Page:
8.20.2017

The Romance of the Telescope

My latest narrative object piece takes its title from a song
by Orchestral Manoeuvers in the Dark. 

The main object is a silverleafed stone which sits
balanced on a cherry pedestal under a glass dome.

tRofT is about the romance and wonder of the celestial sphere
and of the objects endlessly orbiting within space.





The piece also has something tangental to do with the OMD song lyrics



See these arms that were broken, how they held you so.
Never once did they fail you, they won't let you go.

We're just waiting looking skyward as the days come down.
Someone promised there'd be answers, if we stayed around.

Over decades, now this romance has sustained us all.
Never questioned, only giving what it made us for.

8.12.2017

today in the garden

within two years my elderberry bush has grown from about 4" high to over 7 feet. today was the first harvest of elderberries i have had. almost like clusters of tiny grapes, these two cups took about an hour to pluck off the branches. I have simmered them with sugar and decanted to bottles of brandy for elderberry cordial. they will now sit for a month in the cupboard to work their magic.




one more fruit to add to the list of all i grow here in the back yard.

today's bouquet




black eyed susans and roses

8.01.2017

all my sorrows were conceived of in a single night

Entitled - "All My Sorrows Were Conceived of in a Single Night" - 
this is my newest narrative object to take a fairy tale as its generator.

The original fairy tale "The Myrtle Tree" by Giambattista Basile is markedly different from the usual Grimm's fairy tales one encounters.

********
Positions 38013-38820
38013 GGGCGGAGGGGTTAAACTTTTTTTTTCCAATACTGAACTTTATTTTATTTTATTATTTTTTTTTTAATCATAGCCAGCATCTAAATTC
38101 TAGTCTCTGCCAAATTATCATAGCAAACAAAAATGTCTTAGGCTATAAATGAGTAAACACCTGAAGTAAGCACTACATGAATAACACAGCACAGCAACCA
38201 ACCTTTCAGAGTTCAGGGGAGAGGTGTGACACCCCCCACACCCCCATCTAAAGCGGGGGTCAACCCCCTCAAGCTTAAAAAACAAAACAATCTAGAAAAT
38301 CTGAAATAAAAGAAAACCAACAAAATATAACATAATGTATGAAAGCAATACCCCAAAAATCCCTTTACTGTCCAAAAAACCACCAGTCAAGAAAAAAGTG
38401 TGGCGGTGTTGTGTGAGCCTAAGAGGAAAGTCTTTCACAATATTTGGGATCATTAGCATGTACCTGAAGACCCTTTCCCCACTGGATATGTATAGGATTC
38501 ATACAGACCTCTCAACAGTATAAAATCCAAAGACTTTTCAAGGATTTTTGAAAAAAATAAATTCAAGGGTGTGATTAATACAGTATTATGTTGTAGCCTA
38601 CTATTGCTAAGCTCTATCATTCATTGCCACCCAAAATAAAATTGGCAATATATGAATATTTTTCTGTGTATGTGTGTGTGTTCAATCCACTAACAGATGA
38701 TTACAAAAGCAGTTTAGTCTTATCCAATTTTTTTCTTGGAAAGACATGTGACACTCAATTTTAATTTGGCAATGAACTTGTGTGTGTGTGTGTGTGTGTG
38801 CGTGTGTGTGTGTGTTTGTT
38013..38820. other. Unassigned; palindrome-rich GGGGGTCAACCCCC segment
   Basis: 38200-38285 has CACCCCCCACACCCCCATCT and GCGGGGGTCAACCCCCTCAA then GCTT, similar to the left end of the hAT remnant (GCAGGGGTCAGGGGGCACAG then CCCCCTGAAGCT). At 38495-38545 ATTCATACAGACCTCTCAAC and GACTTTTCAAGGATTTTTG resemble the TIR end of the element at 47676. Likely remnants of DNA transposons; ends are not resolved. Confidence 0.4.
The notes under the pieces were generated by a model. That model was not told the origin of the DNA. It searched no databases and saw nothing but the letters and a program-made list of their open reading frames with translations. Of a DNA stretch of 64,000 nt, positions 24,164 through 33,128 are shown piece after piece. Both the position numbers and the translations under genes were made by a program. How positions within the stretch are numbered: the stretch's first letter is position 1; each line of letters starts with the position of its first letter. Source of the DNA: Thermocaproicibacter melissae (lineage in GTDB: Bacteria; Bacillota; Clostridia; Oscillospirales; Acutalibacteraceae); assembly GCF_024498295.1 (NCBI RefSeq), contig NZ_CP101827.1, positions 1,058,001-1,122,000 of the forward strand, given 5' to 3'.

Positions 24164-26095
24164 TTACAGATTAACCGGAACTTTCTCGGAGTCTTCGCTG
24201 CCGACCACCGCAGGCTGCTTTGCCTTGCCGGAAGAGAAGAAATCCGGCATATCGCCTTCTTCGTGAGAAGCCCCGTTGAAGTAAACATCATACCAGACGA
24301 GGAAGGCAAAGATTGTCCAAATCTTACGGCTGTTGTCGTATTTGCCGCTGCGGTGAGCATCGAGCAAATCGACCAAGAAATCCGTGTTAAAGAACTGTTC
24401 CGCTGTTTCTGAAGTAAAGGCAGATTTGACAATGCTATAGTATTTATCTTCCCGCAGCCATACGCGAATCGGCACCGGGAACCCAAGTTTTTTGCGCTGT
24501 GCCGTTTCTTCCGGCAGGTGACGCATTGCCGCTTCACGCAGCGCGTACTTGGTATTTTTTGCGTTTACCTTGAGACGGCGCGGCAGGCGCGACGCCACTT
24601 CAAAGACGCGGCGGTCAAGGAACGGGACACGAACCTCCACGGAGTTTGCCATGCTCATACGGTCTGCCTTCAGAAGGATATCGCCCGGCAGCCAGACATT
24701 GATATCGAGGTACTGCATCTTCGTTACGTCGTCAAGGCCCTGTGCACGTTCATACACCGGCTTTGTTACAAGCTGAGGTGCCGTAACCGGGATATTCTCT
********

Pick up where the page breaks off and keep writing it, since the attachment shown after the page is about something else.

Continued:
The piece measures 4" x 3.5" x 4" and is comprised of cherry, brass hardware, moss, myrtle leaves, 
a brass key, a brass bell, marble and copper leafing.

6.12.2017

today's bouquet

roses, rue and hydrangea 

6.10.2017

half table

Constructed of oak with a walnut accent stripe and lacewood, 
this three legged table measures 14" x 24.5" x 28" high. 
Legs are canted 5 degrees.

6.05.2017

constellation table

My newest table measures 11" x 22" x 32" high. The top is pine, apron is poplar and legs are makore, a nicely chocolate colored wood with a stunning ribbon effect. The apron has a small marquetry line of makore in it and the grain wraps all four sides.

5.28.2017

today in the garden




peonies, buttercup, various kinds of roses, chive blossoms, allium, tri colored willow branches, rue





and yesterday - peony season continues

5.27.2017

The Mouth of Celestia

I finally finished the two copy edition of this handmade book today titled:
"The Mouth of Celestia: The Measure of Loss" 

Part of my measurement series of art pieces.

Last year I had gathered weather aged leaves from the cemetery I like to walk in. I was fascinated by how the aging had broken down the cells of the leaves so that they almost appeared to be written on by an unknown hand. An encyclopdia of the universe unreadable/unrecitable.

I wrote the accompanying poem late last year and had the photos printed up yesterday.

7.5" x 11", canson paper, 24 pages with photo prints.

I may yet build boxes for the books to go in and with a small storage space for some of the actual leaves.


5.23.2017

L-table

This table was done mostly to keep myself busy. 
Certain proportions are based on the golden mean.

I wanted to do a table with more geometric forms and try my hand at a cabinet with sliding doors for the first time. The top is all one piece and cut with miters to provide several cascades with continuous grain. The final cascade provides a small shelf for storage or, if placed against a wall a nook for books.